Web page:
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Regulatory Focus™ > News Articles > 2020 > 5 > FDA looks to overhaul Orange Book, seeks input on patent listings

FDA looks to overhaul Orange Book, seeks input on patent listings

Posted 29 May 2020 | By Michael Mezher 

FDA looks to overhaul Orange Book, seeks input on patent listings

Nearly 40 years after its creation, the US Food and Drug Administration (FDA) is looking to modernize its Orange Book, which lists patent, exclusivity and therapeutic equivalence information for approved drugs, as part of its effort to increase drug competition.
Specifically, FDA is seeking input on how the Orange Book is used and by whom, and on the types of patents that should  be submitted for listing in the book, such as those covering the device constituent of a drug-device combination product or a patent for a risk evaluation and mitigation strategy (REMS) for an approved drug.
The agency also released a draft guidance featuring 19 questions and answers covering general questions related to the Orange Book; petitioned abbreviated new drug applications (ANDAs); the movement of products between the active and discontinued section of the Orange Book; and patent listings.
“Although the Orange Book already provides extensive information about approved drug products, we want to ensure that it provides as much value as possible to those that rely on it, including consumers, health care professionals and drug developers,” said Patrizia Cavazzoni, acting director of the FDA’s Center for Drug Evaluation and Research (CDER).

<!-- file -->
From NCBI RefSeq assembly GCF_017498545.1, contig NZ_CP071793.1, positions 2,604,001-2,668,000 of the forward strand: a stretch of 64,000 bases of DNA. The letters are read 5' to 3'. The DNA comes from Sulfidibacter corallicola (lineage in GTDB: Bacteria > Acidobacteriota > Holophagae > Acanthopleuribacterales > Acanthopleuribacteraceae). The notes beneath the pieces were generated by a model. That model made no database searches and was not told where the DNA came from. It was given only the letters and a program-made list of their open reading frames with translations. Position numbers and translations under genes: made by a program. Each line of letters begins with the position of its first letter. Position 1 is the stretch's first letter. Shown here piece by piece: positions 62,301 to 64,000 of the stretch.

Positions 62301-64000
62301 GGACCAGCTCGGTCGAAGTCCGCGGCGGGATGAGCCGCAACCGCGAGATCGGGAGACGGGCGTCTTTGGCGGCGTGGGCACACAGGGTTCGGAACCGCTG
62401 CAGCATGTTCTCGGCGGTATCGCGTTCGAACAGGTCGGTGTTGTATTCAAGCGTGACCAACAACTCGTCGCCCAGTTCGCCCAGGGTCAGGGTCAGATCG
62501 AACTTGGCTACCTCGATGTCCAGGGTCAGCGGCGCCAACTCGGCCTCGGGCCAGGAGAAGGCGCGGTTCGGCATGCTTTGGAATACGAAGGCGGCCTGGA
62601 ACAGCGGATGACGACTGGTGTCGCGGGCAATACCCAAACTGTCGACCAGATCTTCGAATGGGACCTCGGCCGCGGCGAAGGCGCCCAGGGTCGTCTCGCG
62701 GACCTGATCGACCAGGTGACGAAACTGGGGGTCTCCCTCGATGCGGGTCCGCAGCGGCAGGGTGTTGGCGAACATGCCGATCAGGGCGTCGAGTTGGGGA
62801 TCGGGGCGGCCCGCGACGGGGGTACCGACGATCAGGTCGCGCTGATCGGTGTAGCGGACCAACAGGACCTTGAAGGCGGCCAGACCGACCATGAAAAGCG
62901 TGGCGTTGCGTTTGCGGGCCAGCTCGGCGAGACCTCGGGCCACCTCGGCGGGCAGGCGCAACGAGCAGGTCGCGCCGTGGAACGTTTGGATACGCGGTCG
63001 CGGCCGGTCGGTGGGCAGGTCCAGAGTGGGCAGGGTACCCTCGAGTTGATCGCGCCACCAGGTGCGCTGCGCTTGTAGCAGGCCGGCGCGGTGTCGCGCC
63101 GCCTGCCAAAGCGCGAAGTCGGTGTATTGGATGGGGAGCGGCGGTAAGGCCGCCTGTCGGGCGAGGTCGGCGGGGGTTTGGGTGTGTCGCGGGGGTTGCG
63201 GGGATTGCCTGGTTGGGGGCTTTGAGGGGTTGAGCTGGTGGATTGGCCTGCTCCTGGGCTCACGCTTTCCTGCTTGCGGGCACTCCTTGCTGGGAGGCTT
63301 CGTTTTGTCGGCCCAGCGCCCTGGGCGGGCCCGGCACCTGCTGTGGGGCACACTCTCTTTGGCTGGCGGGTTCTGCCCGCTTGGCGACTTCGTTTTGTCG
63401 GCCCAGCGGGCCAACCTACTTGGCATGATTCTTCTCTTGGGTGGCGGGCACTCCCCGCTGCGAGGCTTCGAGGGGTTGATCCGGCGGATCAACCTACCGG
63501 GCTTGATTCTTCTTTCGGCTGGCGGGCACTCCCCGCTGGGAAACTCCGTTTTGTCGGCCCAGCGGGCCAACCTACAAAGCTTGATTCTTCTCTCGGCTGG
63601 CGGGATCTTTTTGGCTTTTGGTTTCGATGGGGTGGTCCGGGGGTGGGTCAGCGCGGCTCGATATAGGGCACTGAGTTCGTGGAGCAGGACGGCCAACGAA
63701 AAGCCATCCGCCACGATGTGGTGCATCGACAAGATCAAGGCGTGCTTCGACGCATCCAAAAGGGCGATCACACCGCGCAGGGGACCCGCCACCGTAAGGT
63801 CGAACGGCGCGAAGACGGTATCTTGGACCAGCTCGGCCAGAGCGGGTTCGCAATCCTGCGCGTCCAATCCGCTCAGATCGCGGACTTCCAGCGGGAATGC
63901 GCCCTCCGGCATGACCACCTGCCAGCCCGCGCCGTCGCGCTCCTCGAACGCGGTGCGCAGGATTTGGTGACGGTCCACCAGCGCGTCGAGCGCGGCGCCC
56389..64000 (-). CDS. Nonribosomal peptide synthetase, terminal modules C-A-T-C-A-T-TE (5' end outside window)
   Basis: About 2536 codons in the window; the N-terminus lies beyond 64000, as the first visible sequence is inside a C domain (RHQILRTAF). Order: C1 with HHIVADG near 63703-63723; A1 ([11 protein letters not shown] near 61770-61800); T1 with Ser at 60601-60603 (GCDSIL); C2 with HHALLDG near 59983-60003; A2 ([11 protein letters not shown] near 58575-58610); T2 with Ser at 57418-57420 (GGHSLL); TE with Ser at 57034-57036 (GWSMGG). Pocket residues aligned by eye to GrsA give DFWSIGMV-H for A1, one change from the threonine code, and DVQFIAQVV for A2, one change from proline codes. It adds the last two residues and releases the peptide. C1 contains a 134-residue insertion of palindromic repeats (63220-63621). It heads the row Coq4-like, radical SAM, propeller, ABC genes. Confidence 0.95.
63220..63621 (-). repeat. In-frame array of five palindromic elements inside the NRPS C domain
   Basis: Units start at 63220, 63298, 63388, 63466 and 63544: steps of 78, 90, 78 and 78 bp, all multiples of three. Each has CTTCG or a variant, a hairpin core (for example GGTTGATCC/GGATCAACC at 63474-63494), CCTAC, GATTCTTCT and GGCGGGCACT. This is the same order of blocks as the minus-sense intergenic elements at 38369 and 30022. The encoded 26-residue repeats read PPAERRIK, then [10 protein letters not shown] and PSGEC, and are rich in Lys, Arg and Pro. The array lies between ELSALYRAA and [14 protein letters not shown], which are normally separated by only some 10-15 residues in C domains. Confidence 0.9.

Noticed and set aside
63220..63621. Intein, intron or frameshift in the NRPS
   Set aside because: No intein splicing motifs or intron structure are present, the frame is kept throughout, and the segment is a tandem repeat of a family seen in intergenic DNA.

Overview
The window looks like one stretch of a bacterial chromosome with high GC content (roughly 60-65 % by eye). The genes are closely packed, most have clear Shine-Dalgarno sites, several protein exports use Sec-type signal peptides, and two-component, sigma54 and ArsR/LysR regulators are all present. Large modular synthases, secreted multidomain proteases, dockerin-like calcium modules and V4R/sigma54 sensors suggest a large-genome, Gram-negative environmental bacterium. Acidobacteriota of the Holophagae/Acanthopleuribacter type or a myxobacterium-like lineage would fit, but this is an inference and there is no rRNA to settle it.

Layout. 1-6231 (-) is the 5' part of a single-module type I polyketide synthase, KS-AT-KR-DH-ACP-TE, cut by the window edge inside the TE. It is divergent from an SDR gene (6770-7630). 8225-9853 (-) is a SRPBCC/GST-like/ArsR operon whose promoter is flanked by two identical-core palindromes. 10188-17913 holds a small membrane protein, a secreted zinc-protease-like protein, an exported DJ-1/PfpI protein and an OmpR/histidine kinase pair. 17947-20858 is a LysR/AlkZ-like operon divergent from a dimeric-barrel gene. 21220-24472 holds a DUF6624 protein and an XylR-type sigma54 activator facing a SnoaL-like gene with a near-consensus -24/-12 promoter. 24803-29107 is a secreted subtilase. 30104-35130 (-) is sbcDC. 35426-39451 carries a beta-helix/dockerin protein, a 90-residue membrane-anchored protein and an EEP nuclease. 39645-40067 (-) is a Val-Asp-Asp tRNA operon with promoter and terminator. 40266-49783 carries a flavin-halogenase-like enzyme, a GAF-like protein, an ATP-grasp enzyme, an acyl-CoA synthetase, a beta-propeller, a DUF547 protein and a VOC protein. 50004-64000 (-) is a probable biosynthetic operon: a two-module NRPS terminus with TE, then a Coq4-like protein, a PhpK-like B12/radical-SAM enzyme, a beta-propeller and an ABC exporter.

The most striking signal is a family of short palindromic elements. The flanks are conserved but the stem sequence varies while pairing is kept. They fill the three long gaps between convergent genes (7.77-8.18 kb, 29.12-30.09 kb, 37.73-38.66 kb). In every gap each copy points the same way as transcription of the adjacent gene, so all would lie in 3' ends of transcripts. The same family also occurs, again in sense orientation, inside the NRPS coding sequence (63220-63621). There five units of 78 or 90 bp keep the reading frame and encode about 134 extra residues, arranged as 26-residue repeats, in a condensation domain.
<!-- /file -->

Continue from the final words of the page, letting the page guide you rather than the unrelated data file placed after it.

Public consultations
To gather the input, FDA opened two public consultations, one asking a series of questions regarding the stakeholders who use the Orange Book, and the other posing more than a dozen questions about the types of patent information that should be included in the book.
“FDA would like to know how stakeholders and the public use the Orange Book and how it can be improved to make sure the published information is clear and helpful,” FDA writes in the Federal Register notice announcing the first consultation.
That consultation asks who or what entities use the Orange Book and why, as well as what information and features they would like to see added to make it more useful. The agency also asks specific questions about the information currently included on therapeutic equivalence, such as how that information is used and whether it promotes drug competition.
In its consultation on what types of patents should be included in the Orange Book, FDA says there is confusion about what types of patents should be submitted for listing, and noted that there are “both benefits and challenges” to listing or omission of certain patent information.
“Stakeholders have requested clarification on whether certain types of patents fall within the scope of required patent information that must be submitted for listing in the Orange Book…and FDA is aware that some [new drug application] NDA holders have submitted patents for listing in the Orange Book, including certain types of device-related patents and REMS-related patents, for which there may be uncertainty regarding whether these are in fact the type of patents that must be submitted,” FDA writes.
While patent listing can help 505(b)(2), a type of NDA that allows an applicant to reference a study they do not have right of reference to, and ANDA applicants identify patents that could block the entry of a follow-on product and give those applicants a change to challenge those patents while their application is being reviewed by FDA.
“However, this also creates the possibility of a stay of approval of the 505(b)(2) application or ANDA and implicates other statutory procedures and requirements under the Hatch-Waxman framework,” FDA says.
In total, FDA asks 14 questions surveying NDA holders and 505(b)2 and ANDA applicants on challenges posed by listing certain patents, whether the agency should clarify the types of patents that must be listed and specific questions on patents for drug products, method-of-use, REMS and digital applications associated with an approved drug.

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